Family love

Salam Alaykum,

our families are strange aren’t they? In many cases we would avoid, the constituents of our families, if we were to randomly meet on the street and not bound by the ties of kinship. We have different interests, different temperaments, different ways of handling a situation and still we are brothers, sisters, brother and sister, cousins etc.

We didn’t choose our family, they were divinely ordained for us. There were given to us and we to them, but for what reason? I believe it is to love each other, to guide each other, to be there for one another and to learn from one another.

When reading the Story of Moses as. in the Qur’an we get to know Aaron as. (Harun) his brother. He was given Prophet hood as a Mercy to Musa (as.) as we have been told by Allah (swt.):

“And We gave him out of Our mercy his brother Aaron as a prophet.” [19:53]

“And indeed We gave Musa (Moses) the Scripture [the Taurat (Torah)], and placed his brother Harun (Aaron) with him as a helper;” [25:35]

So that Harun (as.) could help, support and stand beside Musa (as.) in his magnanimous task of opposing Pharao. The person who thought of himself as the Lord of all Lords, as god.

We learn siblings are supposed to help one another, to stand up for and to support each other. They are there as a mercy to us, to make things easier, to advance each other in life and in religiosity, to compete against each other in doing good.

Conflict and small rivalries are normal between siblings however they should never degenerate to outright hostility. To my recollection there are two cases in particular in the Qur’an where we can learn to what hostilities between siblings can lead to. In the case of Yusuf (as.) his older brothers banded together to throw him into a dried out well and in the case of of Cain and Abel or as the Qur’an refers to them as Ibnu Adam it ends in one killing the other.

These are extreme situations but are there for us to learn from them, to show us where jealousy and rivalries can lead us, even between siblings. Especially then when they are always compared against each other. They are different, don’t expect them to be exactly the same even if they are twins.

Back to Moses and Aaron (as.), enraged by the sons of Israel’s worship of the calf Moses turns on his brother as the one he left in charge. Musa (as.) grabs Harun by his collar demanding to know, how he could have allowed this to happen. To which…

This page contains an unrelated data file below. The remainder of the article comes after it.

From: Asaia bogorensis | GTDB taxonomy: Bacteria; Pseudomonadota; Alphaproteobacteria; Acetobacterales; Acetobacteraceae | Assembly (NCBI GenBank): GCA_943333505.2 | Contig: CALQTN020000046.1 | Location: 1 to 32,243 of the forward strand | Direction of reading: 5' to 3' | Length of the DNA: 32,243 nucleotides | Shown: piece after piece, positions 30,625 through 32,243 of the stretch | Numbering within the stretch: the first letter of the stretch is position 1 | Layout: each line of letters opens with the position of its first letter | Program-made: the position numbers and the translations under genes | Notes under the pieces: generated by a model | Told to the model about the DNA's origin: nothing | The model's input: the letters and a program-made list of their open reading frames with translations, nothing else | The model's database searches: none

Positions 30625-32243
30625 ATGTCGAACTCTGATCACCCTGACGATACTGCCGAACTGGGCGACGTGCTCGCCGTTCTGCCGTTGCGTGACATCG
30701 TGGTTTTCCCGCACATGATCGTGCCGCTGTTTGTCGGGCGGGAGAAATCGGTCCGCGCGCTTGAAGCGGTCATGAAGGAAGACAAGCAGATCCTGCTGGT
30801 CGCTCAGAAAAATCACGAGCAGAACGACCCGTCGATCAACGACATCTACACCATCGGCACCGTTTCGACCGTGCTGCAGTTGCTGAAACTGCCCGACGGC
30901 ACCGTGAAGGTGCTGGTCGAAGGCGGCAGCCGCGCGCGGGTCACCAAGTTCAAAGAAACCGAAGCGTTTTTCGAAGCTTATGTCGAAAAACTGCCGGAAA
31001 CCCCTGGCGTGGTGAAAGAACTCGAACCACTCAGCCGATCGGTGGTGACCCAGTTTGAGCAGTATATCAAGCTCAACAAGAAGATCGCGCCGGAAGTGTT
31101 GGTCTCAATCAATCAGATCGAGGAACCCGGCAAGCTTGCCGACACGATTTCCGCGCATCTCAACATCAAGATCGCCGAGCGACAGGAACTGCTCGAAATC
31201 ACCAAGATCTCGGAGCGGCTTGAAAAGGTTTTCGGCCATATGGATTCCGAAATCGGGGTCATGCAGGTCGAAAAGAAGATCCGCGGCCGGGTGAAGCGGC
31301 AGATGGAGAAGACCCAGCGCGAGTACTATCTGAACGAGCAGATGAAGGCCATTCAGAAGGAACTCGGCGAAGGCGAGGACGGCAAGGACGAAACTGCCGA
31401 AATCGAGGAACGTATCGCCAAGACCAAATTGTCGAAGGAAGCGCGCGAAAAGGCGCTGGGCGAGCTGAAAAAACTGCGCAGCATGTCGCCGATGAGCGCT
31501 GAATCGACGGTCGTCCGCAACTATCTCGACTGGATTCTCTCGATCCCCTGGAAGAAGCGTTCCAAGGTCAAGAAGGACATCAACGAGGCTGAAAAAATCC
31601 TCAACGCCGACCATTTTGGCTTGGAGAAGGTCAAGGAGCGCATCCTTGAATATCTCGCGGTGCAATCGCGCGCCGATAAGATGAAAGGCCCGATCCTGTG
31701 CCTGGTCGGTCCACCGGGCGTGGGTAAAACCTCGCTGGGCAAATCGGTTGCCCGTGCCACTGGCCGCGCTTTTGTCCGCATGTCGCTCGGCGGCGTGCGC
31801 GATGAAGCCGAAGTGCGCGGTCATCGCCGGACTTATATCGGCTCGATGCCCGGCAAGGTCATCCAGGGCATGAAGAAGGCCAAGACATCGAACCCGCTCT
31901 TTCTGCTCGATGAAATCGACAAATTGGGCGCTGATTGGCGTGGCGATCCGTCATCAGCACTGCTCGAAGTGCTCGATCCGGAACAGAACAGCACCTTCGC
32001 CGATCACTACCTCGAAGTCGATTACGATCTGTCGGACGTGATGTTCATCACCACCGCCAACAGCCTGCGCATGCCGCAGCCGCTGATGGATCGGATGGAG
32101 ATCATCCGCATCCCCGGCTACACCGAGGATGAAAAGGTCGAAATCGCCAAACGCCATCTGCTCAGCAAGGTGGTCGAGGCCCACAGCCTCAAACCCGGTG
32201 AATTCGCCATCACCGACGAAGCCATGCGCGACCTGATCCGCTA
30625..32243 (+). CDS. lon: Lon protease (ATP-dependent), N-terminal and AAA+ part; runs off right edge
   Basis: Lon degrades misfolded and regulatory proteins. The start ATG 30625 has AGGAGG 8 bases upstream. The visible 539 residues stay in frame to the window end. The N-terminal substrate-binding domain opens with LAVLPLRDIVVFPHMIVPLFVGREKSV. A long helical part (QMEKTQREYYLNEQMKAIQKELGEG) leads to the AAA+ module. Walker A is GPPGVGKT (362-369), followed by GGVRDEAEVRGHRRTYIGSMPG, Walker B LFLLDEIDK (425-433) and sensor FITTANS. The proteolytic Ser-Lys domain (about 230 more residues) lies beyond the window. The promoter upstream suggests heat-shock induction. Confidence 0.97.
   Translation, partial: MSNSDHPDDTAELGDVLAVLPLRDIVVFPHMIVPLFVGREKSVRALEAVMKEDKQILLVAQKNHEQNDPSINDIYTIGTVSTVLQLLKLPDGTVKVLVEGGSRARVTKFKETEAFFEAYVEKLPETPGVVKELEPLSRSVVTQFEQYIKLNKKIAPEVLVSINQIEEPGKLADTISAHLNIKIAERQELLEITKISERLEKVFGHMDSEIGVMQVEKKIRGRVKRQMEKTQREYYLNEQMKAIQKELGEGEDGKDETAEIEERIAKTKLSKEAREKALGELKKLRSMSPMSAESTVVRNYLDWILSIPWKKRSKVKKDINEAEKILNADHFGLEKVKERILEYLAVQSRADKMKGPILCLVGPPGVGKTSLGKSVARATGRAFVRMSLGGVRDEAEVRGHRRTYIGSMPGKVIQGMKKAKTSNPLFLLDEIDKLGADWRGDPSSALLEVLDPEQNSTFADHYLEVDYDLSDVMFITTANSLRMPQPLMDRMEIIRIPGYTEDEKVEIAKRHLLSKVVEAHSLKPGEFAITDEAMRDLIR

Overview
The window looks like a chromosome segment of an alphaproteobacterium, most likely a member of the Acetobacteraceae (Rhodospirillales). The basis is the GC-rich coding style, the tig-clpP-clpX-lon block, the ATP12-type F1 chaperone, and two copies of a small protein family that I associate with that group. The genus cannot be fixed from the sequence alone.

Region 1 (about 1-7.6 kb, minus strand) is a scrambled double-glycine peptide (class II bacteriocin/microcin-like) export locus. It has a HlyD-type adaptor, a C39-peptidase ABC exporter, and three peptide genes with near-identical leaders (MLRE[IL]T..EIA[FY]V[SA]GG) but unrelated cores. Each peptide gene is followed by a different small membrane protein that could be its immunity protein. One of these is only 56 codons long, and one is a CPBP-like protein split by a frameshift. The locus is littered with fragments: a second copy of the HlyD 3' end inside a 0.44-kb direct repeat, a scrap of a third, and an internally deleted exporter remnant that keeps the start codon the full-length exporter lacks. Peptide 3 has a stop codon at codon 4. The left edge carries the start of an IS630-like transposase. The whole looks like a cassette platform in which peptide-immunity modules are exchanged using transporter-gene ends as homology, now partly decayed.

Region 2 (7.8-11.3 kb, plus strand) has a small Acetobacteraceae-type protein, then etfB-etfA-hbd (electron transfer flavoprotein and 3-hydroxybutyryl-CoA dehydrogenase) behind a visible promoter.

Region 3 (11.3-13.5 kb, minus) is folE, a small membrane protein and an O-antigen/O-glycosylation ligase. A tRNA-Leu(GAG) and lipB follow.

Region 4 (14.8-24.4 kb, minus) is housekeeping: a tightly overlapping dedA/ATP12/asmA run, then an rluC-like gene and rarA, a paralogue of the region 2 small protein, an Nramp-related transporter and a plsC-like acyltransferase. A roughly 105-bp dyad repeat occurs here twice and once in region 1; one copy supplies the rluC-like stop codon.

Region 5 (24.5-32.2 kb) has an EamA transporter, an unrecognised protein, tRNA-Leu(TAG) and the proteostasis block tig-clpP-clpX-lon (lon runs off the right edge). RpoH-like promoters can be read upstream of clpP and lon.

“He said, “Son of my mother – let go of my beard and my hair! – I was afraid you would say, “You have caused division among the children of Israel and have not headed what I said.”” [20:94]

O son of my mother, reminding him gently, lovingly that they are siblings. Soothing him before asking him to not hurt him, then explaining what would have happened if he had done something. This is the recipe of talking to anyone who is enraged, beginning with something disarming before  going into whatever needs to be said.

Let’s talk about sisters, off the top of my head the story of Safurah and her sister come to mind. We meet these two in the story of Musa (as.) as he flees from Pharao having accidentally killed a person while trying to diffuse a fight. As he takes rest under a tree and desperately makes  dua’, he notices two sisters struggling with keeping their herd of sheep from the water as a direct result of the dua’ as the Qur’an tells us. He approaches them to ask what is wrong with them. They in a confident unified front tell him, that they would not mix with the men while tending to their sheep so would rather wait further back until they finished. They end with saying that he should not try anything with them, that their father is a big sheikh. Here we see the sisters confident, strong and not to be messed with. Later on however we see as one sister returns, that she is as the Qur’an described walking shyly. It may even be inferred that she was stuttering slightly, repeating herself , rambling.

We learn that sisters are to give each other strength and confidence, they should back each other up and protect each other.

The Qur’an talks a lot about mothers and the respect and obedience that is owed to her as the vehicle of Allah (swt.) bringing us into this world. The Qur’an mentions the pain with which she bore us, the times she fed us in some case to her pain. We can never repay our mothers for what they have done for us, sacrificed for us. In all of our love and obedience to our parents it is however forbidden to obey their call to Polytheism (Shirk) or anything that is Haram. As we have seen from Abraham (as.) and his father. Even in this case, Allah (swt.) teaches us to be kind and loving to them as Abraham (as.) was in his reply to his father. Allah (swt.) also records another conversation between a father and his son, this one between Luqman (as.) and his son. In which he gives his son advice, the Qur’an highlighting his title as Luqman the wise. We learn that fathers especially are to guide their children, to be there for them, to give advice to them and be on good terms with them so that that advice is taken.

Throughout the Qur’an we see how family members should or shouldn’t interact. Where our actions can lead us, and how to diffuse situations. At the heart of a family is the love that Allah (swt.) put there, about his grandson the Prophet saw. said: “Oh Allah, I love him, so love him and love those who love him.”

Wa Salam,


About Mu610

22 year old German Muslim currently studying at Bradford University in the UK. Born in Marburg, raised in Berlin and spent 5 years in Nottingham then moving to Bradford in September '12. Is fluent in German and English and has some knowledge of French and Arabic, has an interest in learning Japanese, Italian, Spanish, Russian, Chinese and maybe Urdu for now.

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